If the Heat is making outside shots, nobody can beat them. If the Lakers were 3 years younger I’d give them a good chance, but they have a lot of mileage on them. Lakers must control the pace against Miami, which they can do with Nash at the controls.

BREWER: Chalmers did often look good in the Finals. Other times, LeBron wanted to punch him in the face.

Like I said, I would favor the Heat. But Nash wins his matchup.

So do Howard and Gasol. But LeBron and Wade win theirs, and LeBron is the best player in the league. The Heat win in six.

DREW: A Lakers-Heat series would be decided on pace and perimeter shooting. The Lakers will win the battles of point guard and post play. The edge in quickness, speed and leaping ability goes to the Heat. The Lakers will want to slow the game, protect the rim and hope to limit Miami’s easy points. If Miami falls into that stagnant iso game they slip into far too often, the Lakers have the advantage. It will be difficult to turn Nash over, but the Heat should pressure and force as many live ball turnovers as possible. Live ball turnovers = Heat dunks. The Lakers should be able to limit that with Nash at the controls. In that case, the Heat needs to attack the rim on offense, especially Lebron. Do 4-5 pick and rolls with Lebron and Bosh. Try to give Lebron opportunities to drive past Howard, beat him to the rim for dunks and plus ones. If the Lakers help on the drive, Lebron can find Allen, Chalmers, Battier and Miller for open 3s. If Howard and Gasol trap Lebron, he can hit Bosh on pick and pops for open jumpers or for layups on the roll. If Lakers play underneath, James can take the three or hit a cutter. Can also send Wade on quick cuts on the weak side of those pick and rolls. Lebron can hit him for backdoor dunks. That backside action would really stress the Lakers defense. A stagnant Miami offense would lead to defeat. I also like Lebron in those extend post face-ups, where he can get to the rim in one dribble. I also like Wade on the attack in early offense.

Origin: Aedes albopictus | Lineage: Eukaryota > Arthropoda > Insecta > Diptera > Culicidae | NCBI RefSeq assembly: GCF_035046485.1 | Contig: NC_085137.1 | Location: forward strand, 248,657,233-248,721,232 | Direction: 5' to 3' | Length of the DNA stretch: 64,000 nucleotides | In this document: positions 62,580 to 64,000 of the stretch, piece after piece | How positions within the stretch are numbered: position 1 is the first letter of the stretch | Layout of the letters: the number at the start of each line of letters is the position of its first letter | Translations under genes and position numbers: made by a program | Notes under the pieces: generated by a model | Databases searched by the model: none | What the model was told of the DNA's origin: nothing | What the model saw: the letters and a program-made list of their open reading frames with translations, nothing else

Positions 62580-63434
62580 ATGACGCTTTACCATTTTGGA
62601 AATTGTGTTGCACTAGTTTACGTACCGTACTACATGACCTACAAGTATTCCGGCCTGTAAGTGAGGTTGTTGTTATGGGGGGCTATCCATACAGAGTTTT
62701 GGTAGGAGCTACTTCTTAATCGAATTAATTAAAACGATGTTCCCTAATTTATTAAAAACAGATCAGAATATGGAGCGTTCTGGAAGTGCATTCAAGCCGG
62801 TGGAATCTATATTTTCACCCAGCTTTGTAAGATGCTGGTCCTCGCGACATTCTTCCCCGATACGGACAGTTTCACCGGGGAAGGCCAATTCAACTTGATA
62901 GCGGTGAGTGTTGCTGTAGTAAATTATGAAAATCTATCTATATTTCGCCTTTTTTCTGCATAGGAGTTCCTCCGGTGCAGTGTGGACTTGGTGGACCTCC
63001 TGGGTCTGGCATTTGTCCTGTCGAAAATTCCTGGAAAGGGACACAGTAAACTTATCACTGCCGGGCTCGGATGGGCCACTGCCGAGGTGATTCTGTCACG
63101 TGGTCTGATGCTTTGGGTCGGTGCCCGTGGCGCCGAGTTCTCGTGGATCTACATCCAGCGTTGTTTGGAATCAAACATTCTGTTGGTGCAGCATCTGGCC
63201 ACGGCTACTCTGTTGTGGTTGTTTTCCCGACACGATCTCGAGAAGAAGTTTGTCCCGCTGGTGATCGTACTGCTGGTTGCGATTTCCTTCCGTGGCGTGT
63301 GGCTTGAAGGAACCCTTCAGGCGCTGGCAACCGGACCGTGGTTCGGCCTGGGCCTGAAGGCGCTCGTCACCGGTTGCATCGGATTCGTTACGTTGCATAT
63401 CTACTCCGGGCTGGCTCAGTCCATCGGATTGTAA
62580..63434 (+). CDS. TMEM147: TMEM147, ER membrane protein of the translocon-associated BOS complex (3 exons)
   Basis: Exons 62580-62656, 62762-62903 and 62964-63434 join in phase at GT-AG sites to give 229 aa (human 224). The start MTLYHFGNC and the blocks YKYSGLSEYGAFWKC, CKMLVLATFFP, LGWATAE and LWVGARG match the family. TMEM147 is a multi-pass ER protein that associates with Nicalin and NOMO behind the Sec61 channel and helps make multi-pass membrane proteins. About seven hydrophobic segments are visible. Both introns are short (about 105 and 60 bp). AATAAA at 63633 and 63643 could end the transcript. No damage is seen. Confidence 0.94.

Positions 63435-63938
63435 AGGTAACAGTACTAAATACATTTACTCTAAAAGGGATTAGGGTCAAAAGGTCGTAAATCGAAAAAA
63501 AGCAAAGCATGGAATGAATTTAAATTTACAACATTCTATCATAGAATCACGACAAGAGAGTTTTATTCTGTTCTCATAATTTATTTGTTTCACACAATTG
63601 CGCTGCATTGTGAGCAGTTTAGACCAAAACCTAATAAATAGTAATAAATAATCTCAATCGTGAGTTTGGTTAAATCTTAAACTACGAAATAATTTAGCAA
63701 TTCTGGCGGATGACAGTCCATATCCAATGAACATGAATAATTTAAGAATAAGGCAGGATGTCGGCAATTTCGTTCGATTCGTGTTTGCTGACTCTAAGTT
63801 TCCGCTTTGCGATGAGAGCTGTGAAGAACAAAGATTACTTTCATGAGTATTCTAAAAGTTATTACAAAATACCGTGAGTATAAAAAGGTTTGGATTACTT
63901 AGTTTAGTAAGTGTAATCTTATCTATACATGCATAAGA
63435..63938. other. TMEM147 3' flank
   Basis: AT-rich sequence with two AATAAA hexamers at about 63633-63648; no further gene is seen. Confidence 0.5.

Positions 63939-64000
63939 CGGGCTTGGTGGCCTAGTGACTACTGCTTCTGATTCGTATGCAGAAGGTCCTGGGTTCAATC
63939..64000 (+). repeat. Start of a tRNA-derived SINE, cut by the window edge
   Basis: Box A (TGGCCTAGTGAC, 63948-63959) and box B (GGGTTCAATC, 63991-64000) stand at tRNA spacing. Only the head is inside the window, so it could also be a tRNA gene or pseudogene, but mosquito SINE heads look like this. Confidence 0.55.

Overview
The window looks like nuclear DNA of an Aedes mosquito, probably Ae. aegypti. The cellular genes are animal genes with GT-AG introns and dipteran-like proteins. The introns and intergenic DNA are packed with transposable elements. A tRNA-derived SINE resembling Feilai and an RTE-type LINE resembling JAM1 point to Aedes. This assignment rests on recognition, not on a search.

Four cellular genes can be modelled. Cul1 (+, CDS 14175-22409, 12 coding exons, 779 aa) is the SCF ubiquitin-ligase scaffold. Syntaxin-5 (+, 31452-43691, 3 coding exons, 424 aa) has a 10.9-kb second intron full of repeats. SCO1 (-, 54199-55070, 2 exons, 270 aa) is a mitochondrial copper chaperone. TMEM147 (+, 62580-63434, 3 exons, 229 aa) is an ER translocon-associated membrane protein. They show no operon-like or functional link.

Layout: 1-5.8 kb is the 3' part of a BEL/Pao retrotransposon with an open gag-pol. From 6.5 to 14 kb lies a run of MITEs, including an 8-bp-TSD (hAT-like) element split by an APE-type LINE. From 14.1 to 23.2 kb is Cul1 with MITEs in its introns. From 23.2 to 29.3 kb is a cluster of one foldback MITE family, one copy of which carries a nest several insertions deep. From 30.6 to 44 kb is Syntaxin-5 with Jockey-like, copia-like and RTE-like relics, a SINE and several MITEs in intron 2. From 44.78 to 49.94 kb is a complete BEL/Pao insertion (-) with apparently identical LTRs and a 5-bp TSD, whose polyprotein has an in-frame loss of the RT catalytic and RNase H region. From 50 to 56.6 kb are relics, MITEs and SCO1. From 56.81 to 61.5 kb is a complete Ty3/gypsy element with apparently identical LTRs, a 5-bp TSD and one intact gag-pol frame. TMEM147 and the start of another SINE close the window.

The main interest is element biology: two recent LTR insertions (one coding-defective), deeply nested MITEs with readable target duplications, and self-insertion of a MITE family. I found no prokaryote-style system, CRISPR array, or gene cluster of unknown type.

If Miami attacks, Miami wins. If not, the Lakers win. I think LeBron is in attack mode and would lead the Heat to a victory in six (so, yes, I’m agreeing with you.)